Dr. Betsey Dexter Dyer is a professor of Biology at Wheaton College, Massachusetts, USA. She received her Ph.D. Betsey Dexter Dyerfrom Boston University. Among her research interests are symbiosis, evolution of cells, field microbiology and genomics. She is also part of the Genomics Research Group, a student project that she launched in collaboration with Mark LeBlanc, professor of Computer Science. Dr. Dyer has written several books, including

The Modern Scholar: Unseen Diversity: The World of Bacteria (Audiobook), The Origin of Eukaryotic Cells (Benchmark Papers in Systematic and Evolutionary Biology, 9) (1986), Tracing the History of Eukaryotic Cells (1994 – with Robert A. Obar), Explore the World Using Protozoa (1997 – coauthor), A Field Guide to Bacteria (2003) and Perl for Exploring DNA (2007 – with Mark D. LeBlanc).

I recently read about her book “A Field Guide to Bacteria” and wanted to know more about her view on “Bacteriocentrism,” and how one becomes “bacteriocentric.” I was so lucky to be introduced to Dr. Dyer, who was kind enough to accept to be interviewed for Micro Writers, and immediately answered my questions about her book and her student project, Genomics Research Group, via email. So, here I am, sharing with you this very interesting interview.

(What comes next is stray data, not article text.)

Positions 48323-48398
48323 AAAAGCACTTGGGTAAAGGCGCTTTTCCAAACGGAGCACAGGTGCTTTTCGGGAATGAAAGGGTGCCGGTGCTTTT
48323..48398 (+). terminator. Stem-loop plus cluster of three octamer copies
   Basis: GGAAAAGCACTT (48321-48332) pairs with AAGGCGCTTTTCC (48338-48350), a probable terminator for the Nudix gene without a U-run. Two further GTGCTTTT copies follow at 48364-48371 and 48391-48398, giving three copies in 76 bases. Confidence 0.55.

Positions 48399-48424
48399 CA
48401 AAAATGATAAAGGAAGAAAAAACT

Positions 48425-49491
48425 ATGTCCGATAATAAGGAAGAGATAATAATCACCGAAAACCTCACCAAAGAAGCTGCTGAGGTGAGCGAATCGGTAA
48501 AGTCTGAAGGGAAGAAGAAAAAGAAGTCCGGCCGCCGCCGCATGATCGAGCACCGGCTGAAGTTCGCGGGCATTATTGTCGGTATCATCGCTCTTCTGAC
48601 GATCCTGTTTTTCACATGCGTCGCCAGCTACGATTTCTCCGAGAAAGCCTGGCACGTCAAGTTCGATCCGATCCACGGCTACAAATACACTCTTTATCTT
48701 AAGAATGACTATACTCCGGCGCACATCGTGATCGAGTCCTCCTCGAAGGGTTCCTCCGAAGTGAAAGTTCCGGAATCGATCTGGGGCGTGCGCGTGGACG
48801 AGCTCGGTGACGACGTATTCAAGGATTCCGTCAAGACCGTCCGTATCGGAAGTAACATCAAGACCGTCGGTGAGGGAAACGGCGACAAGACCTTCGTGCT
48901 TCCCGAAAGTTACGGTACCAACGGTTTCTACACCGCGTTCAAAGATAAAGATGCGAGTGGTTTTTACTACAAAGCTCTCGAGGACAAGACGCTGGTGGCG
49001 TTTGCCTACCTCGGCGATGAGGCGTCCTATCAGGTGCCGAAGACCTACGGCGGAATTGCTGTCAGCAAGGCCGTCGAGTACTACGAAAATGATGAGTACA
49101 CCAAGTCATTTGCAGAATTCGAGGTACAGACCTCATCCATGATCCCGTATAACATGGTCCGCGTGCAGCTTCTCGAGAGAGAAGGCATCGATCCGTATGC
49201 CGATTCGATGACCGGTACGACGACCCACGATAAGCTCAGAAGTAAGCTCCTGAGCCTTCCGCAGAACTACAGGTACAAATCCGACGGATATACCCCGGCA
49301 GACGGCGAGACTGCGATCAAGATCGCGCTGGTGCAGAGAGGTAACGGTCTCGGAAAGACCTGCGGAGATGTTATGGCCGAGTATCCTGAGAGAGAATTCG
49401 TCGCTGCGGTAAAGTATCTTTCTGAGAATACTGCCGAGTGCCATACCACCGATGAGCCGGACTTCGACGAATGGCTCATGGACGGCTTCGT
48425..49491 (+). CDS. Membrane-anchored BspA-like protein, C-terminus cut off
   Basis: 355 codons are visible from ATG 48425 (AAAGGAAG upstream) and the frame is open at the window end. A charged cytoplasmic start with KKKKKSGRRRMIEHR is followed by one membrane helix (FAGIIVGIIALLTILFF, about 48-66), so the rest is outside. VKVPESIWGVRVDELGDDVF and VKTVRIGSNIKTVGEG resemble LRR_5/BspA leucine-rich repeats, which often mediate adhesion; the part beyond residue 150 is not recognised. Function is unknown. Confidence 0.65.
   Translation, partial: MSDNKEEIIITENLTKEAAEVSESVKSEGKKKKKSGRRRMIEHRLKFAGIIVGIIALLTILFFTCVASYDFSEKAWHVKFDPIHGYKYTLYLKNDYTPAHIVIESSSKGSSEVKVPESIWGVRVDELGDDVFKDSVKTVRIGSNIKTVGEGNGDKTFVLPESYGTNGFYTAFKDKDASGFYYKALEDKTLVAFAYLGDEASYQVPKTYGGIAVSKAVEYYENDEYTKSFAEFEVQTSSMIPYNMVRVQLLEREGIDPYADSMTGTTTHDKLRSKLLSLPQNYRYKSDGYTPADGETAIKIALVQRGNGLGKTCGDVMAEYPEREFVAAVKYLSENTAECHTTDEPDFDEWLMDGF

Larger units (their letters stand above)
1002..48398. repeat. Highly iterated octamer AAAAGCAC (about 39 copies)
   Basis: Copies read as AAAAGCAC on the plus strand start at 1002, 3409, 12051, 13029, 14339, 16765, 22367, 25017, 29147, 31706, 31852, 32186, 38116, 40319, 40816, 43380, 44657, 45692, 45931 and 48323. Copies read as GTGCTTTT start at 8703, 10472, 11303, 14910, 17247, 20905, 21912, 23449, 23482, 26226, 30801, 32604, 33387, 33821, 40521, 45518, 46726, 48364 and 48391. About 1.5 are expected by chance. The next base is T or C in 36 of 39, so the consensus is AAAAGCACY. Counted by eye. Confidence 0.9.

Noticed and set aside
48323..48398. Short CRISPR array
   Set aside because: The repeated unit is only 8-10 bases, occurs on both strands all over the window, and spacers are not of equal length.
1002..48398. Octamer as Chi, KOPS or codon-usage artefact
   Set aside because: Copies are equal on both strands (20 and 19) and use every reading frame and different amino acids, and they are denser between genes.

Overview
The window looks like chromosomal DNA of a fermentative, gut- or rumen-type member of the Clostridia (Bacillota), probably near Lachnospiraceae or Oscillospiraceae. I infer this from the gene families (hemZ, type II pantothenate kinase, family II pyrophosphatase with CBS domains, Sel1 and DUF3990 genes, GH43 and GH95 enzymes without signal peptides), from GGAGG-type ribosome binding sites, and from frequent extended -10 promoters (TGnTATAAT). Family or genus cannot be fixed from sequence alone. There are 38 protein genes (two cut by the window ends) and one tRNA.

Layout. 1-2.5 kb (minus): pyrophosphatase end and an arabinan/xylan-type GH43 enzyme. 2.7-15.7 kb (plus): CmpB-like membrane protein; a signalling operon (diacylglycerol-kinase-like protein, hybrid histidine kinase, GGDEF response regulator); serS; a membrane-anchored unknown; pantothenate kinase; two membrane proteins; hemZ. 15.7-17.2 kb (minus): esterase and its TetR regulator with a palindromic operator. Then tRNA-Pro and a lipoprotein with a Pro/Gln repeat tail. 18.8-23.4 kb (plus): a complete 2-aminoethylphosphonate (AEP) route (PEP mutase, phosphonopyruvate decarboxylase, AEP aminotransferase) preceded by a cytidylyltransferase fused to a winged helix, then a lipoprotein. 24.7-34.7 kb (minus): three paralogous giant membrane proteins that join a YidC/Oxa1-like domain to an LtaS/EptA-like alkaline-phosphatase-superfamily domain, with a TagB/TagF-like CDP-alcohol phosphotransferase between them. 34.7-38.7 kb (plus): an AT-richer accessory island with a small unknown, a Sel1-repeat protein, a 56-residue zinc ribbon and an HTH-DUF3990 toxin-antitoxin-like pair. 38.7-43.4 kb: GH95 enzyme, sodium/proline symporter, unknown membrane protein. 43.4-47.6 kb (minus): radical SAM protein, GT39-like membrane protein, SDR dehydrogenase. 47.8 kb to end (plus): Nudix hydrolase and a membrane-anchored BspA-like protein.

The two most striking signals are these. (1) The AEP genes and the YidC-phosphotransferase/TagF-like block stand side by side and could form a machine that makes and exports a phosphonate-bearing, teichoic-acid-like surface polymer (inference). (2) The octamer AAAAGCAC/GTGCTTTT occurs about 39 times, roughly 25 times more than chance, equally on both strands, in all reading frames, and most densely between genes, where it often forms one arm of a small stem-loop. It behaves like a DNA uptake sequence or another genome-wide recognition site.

1. Why did you decide to write the book “A Field Guide to Bacteria”? Field microbiology and symbiosis are among your research interests ; is this one of the reasons that made you dig deeper in bacterial populations and “think like a microbe”?

I first got the idea of a field guide when I was a graduate student and was very fortunate to be on a field microbiology expedition (in Baja California Mexico) with some world famous field microbiologists. I realized at once that a field guide should be written and one of them should write it and probably would! It did not occur to me that I would write it.   It took me years to get to the point of being secure enough with my career. First I had to get a PhD, then a job, and then tenure. I also got married and had two children. Finally, about 15 years after that original idea, I realized that I had been accumulating enough information that I should begin to write. And so I did. However, I am still a bit surprised that nobody else wrote it.
I am naturally drawn to tiny things. I got a microscope for a present when I was 11 years old and it transformed some of my views of biology. I found that I loved the microscopic world. But I also like miniatures in general such as tiny furniture and dishes and things in dolls houses. I have in my library at home, some shelves devoted to a doll house and two miniature rooms.

2. What is meant by “becoming bacteriocentric”? And how does this lead to better understanding of the biology of bacteria?